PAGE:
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That’ll Be The Day – (tour – Worthing, Pavilion Theatre)

Rating: 5 out of 5 stars
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Although it is only eight months since I last saw this show, I am here again because it is advertised as a brand new version for 2012 and 2013. I wondered if it was possible, in a short summer break, to completely rework a three-hour show, replace almost all of the songs, create new comedy sketches – and still produce a product that is as slick and professional as its predecessor. Well, it is!

The theatre audience is still made up predominantly of the usual suspects for a nostalgic jukebox musical like this one – people for whom the bus-pass is either in their pocket or in the post! All of them are, like me, waiting to bathe in nostalgia. As Trevor Payne, the creator of the show, wanders onto the stage to encourage the audience to sing along to “Que sera sera” – waves of the stuff start pouring over us.

The set is simple; microphones on stands for the singers, a five-piece band behind and, at the back of the stage, a huge screen on which we see a montage of appropriately dated images, TV commercials and the occasional comedy sketch. For this is not just a 50s to 70s concert-style show. It is a fascinating combination of concert, Stars in Their Eyes style visual and vocal impressions and quite old-fashioned comedy.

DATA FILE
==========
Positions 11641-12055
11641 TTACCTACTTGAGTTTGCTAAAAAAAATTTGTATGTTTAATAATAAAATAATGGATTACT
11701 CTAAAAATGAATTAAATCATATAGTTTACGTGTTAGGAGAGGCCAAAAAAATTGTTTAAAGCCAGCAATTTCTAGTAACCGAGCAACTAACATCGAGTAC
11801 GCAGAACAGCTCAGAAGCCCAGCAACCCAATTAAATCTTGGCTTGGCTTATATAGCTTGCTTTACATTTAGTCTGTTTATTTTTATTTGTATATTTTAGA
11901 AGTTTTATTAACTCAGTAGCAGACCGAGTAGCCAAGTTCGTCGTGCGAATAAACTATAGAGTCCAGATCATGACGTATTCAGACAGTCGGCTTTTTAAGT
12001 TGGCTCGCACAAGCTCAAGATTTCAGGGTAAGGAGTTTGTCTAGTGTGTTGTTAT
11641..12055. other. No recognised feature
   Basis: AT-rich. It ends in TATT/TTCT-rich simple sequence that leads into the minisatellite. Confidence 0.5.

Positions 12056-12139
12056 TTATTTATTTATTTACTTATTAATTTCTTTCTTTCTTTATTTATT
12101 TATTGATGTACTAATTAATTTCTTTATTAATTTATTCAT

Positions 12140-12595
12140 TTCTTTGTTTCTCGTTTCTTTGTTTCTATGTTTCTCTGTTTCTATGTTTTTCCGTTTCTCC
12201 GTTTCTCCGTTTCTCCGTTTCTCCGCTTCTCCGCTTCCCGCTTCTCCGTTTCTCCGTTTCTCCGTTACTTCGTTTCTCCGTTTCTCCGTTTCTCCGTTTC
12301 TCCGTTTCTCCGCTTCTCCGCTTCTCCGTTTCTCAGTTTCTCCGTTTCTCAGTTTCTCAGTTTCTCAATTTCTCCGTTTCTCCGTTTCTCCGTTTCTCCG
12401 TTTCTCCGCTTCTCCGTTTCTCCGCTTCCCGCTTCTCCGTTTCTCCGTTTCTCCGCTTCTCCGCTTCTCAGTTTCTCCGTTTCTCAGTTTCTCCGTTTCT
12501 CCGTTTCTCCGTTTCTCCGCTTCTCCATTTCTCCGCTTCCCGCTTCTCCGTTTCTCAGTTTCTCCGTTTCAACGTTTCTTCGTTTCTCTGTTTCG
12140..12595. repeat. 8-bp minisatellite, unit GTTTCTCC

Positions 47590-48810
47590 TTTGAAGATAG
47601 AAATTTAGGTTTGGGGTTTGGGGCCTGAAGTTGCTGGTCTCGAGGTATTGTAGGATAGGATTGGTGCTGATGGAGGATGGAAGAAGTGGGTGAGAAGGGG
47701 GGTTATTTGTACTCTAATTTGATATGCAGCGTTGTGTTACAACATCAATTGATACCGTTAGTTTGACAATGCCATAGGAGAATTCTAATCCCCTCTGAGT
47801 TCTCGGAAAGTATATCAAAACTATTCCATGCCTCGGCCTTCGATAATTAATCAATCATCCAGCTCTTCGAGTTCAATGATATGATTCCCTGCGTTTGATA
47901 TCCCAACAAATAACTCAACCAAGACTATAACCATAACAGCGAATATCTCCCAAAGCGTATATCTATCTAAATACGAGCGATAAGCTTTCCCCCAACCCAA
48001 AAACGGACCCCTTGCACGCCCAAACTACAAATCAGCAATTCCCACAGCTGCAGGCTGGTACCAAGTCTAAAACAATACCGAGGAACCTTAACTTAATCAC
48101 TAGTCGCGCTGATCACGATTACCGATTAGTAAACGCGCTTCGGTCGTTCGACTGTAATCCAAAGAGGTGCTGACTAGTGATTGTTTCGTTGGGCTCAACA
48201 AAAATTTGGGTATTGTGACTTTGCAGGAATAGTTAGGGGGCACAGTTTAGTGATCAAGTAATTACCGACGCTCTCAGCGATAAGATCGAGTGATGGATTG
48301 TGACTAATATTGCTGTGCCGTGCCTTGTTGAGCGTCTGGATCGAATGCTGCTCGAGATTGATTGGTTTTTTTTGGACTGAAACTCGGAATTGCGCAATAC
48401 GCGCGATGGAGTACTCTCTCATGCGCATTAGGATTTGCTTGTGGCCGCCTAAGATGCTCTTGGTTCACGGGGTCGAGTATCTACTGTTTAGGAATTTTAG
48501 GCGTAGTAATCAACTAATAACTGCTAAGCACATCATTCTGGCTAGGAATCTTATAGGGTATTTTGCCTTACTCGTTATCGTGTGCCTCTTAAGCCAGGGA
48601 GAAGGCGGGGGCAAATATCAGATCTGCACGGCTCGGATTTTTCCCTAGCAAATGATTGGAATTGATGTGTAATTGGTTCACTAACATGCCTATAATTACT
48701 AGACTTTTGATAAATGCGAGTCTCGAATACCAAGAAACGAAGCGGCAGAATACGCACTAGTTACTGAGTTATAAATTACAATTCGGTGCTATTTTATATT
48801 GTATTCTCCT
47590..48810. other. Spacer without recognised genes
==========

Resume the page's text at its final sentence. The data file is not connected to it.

Payne and his sidekick Gary Anderson still perform all of the comedy in the show but, unlike in the previous version, they now seem to take a more backseat role when it comes to the singing. The rest of the singers and musicians, in a cast of ten people, continue to change places with frightening regularity, but take to each new instrument, or vocal harmony, like a duck to water.

Payne’s impression of Mick Jagger, is still the highlight of the second half and, together with Anderson, the reworking of Bill and Ben as drunks brought the house down in the middle of Act One.

There are also two female singers who not only provide backing vocals but play many characters of their own. Julia Greenham gives an absolutely flawless version of Cilla Black’s “You’re my world” and Nikki Renee Hechavarria, backed by images of the medal-winning athletes from the London 2012 Olympics, belts out the late Whitney Houston’s “One moment in time” to rapturous applause from the delighted crowd.

The band is composed of supremely talented musicians whose skills are by no means restricted to one instrument. Special mention has to go to Ollie Gray who proves to be not only a skilled singer and guitarist, but also a very accomplished drummer. His drum duet “Wipeout” with Mark Street, is the one major song that remains from the previous year’s show.

Quite often when a show runs for year after year it can become tired, old and even somewhat moribund but, having completed its annual check-up, this production is most definitely alive and kicking.


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